Marmalade Cake

I haven’t thought much about marmalade for years, despite a fondness for Paddington himself, but I was given some for Christmas last year and have been pondering what to do with it since I don’t like oranges. Inspired by Oliver Thring’s recent piece on this traditional preserve in The Guardian I decided to try baking with it in place of using lemon.

A marmalade loving little bird told me that Nigel Slater had the ultimate recipe for marmalade cake and thanks to the power of online archives, I soon had my little hands on it. It had a simple list of ingredients and was part of an article about easy straightforward baking. What could go wrong?

Rather a lot it turns out. For such a seemingly simple recipe, it had several potential pitfalls. I notice that quite a few food writers such as Nigel Slater or Nigella assume everyone bakes using an electric mixer or food processor at all times with their baking recipes tending to be all-in-one suggestions. I prefer to bake by hand to get a feeling for my ingredients and because I find mixers overwork the gluten in the flour too easily and make tough cakes. I only use a mixer if I’m pushed for time or it sounds like the recipe can’t be done any other way.

A certain experience at both baking and following Nigel Slater recipes made me err on the side of caution and get the mixer out for this cake. I am so glad I did. This cake would actually dislocate your shoulder if you tried to make it by hand. It requires so much mixing to achieve the required fluffiness that it was actually surprisingly time consuming even with my kitchen gadgets. I’d have been there til Christmas doing it by hand. I do wish food writers would skip some of the flowery prose to give some more details about their recipe…

After whipping the butter and sugar and eggs (both individually and together) it was time to add the marmalade. The recipe only calls for 75g of the stuff which seems stingy to even me. It also makes no differentiation between fine or thick cut marmalade which seemed odd to me. Since I only had fine cut marmalade, I decided to live dangerously and make the cake a bit more citrus-y by adding some candied peel to the batter. This added a lovely jewelled aspect to it.

Everything looked delightfully light and fluffy once all the flour had been folded in, but still slightly worried that the cake would lack flavour, I added the juice of a half an orange as suggested. Instantly the previously perfect looking batter looked  slightly curdled and rather watery. I wished I hadn’t bothered. Especially as the batter was now so thin it was hard to pour into the greased loaf tin without it dripping everywhere and sitting unevenly in the tin. I did my best to tidy it up and popped it into a hot oven to bake.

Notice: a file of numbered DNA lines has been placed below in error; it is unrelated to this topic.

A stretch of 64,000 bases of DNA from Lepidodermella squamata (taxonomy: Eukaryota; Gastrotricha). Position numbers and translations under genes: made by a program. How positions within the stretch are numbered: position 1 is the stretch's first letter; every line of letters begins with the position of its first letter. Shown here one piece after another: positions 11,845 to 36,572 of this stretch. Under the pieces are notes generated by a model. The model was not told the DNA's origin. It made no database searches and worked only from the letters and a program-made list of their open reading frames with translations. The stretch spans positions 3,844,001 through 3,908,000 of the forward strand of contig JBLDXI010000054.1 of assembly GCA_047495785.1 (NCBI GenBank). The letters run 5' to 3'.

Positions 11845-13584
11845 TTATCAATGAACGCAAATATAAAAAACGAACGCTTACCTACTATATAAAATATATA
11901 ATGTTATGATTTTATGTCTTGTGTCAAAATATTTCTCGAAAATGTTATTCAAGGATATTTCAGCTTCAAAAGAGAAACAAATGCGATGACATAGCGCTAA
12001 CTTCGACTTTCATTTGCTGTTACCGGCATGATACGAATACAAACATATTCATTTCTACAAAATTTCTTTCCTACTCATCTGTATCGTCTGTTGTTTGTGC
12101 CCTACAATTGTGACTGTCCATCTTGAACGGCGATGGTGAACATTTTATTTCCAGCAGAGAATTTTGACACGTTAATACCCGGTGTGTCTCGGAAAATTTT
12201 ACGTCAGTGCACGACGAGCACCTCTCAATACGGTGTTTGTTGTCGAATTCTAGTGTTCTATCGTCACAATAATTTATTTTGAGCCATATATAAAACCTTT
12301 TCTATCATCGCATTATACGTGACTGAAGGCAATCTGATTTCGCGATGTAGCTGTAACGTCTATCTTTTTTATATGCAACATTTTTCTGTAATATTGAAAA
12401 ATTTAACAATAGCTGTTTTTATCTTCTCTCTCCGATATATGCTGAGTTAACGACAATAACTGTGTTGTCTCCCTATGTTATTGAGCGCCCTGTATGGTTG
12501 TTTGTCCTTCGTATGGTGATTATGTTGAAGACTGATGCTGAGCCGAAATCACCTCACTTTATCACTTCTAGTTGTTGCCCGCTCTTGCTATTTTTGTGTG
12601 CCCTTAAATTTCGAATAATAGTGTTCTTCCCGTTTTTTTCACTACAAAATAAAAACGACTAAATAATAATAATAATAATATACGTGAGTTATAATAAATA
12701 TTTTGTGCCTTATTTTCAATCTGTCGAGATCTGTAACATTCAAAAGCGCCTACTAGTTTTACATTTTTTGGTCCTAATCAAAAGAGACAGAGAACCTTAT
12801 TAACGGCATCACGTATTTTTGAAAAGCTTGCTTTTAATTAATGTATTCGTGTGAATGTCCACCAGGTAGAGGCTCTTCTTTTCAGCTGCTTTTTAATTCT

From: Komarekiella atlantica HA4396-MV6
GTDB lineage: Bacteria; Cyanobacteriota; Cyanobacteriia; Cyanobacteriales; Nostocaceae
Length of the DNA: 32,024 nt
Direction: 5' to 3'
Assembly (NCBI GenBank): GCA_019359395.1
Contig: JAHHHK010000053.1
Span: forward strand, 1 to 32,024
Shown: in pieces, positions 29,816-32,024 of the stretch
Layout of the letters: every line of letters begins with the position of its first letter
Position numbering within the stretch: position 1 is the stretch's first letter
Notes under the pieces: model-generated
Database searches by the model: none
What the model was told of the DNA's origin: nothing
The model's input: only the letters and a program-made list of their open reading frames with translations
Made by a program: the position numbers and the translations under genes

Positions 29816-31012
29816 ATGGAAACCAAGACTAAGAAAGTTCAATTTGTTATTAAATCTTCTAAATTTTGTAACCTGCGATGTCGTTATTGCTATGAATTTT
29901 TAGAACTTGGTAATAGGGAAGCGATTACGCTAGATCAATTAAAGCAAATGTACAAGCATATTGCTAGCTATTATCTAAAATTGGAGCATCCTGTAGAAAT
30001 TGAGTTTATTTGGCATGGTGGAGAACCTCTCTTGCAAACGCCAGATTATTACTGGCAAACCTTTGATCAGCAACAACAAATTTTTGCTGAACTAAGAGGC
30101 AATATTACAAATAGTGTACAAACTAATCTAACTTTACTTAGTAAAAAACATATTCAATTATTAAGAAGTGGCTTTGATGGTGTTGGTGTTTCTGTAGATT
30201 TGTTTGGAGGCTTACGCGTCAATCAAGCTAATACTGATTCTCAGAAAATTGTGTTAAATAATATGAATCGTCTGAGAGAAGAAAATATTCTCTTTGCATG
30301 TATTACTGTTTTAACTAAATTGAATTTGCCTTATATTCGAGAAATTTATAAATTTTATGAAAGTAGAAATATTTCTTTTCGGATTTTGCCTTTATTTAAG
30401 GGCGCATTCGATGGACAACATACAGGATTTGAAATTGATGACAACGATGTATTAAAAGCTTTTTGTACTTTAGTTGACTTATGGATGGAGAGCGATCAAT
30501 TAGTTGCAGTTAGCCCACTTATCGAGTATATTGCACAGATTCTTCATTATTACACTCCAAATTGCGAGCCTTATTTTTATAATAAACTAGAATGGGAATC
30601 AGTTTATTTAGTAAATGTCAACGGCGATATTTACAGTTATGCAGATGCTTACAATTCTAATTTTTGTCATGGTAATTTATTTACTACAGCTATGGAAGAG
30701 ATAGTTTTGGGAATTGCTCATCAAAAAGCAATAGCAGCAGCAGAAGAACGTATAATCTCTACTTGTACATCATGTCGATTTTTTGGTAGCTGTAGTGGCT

The recipe suggested checking it after 35 minutes with a metal skewer. When the time came I realised that I had set the oven at 190˚ instead of 180˚ as instructed, yet the cake was still liquid in the middle despite being nicely brown on top. Kicking myself for adding the extra liquid, I put it back in the oven and left it for another 20 minutes. After 55 minutes in total, it was finally cooked. I left it to cool in the tin and went off to whip up some more rosemary cookies.

When I came back to a cool cake, it then refused to come out of the tin without some rather vigorous shaking and even more vigorous swearing. It eventually slithered loose so reluctantly I’m sure I heard it sigh on the way out and plopped onto the wire rack below leaving a large chunk of the underside behind. Telling myself that once it was on a plate at the tea party no one would notice a large gap in its undercarriage, I left it at that.

I chose not to ice this cake as it would have made it too awkward and sticky to transport from Brixton to Finsbury Park, but apparently it keeps even better when anointed in the simple icing sugar topping that helps seal the moisture in. It probably looks more appealing to as the the finished article seemed a bit plain looking to me, even with the added excitement of mixed peel.

The cake travelled well and cut easily, looking light and fluffy when sliced. It smelt zesty and citrussy and surprisingly summery. I found it rather sweet though, probably due to the fact that there was extra sugar in the marmalade along with the sugar specified in the recipe. I would have preferred it to be more tart and I think the others at the tea party might as well as there seemed to be quite a lot of the cake left at the end of the day. All in all I wasn’t impressed with this seemingly ‘easy’ cake. God knows what I’m going to do with the rest of that jar of marmalade now…

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7 replies
  1. Quince Tart
    Quince Tart says:

    I, who begged for this cake, loved it and ate it for breakfast for several days thereafter. All creditr to you for going off-recipe at the right moments. I don’t have much of a sweet tooth and I didn’t find it too sweet at all. It kept really well and all I can say is “Again please!” or failing that send me the recipe for what you actually did and I’ll do it again.

  2. miss_south
    miss_south says:

    Good to know it lasted well for several days and that it wasn’t a total disaster. I feel much better now. One feels the social stigma of bringing mediocre baked goods to a tea party…thank heavens I dodged that bullet!

  3. Alan Cook
    Alan Cook says:

    Did you make this with home made or shop bought marmalade? I find homemade has so much more flavour and more “bite”

  4. miss_south
    miss_south says:

    Alan, it was shop bought marmalade as I was trying to use up a jar someone had given me not realising I don’t really like marmalade. Home made would probably be much nicer, but I still don’t much like the taste of oranges…

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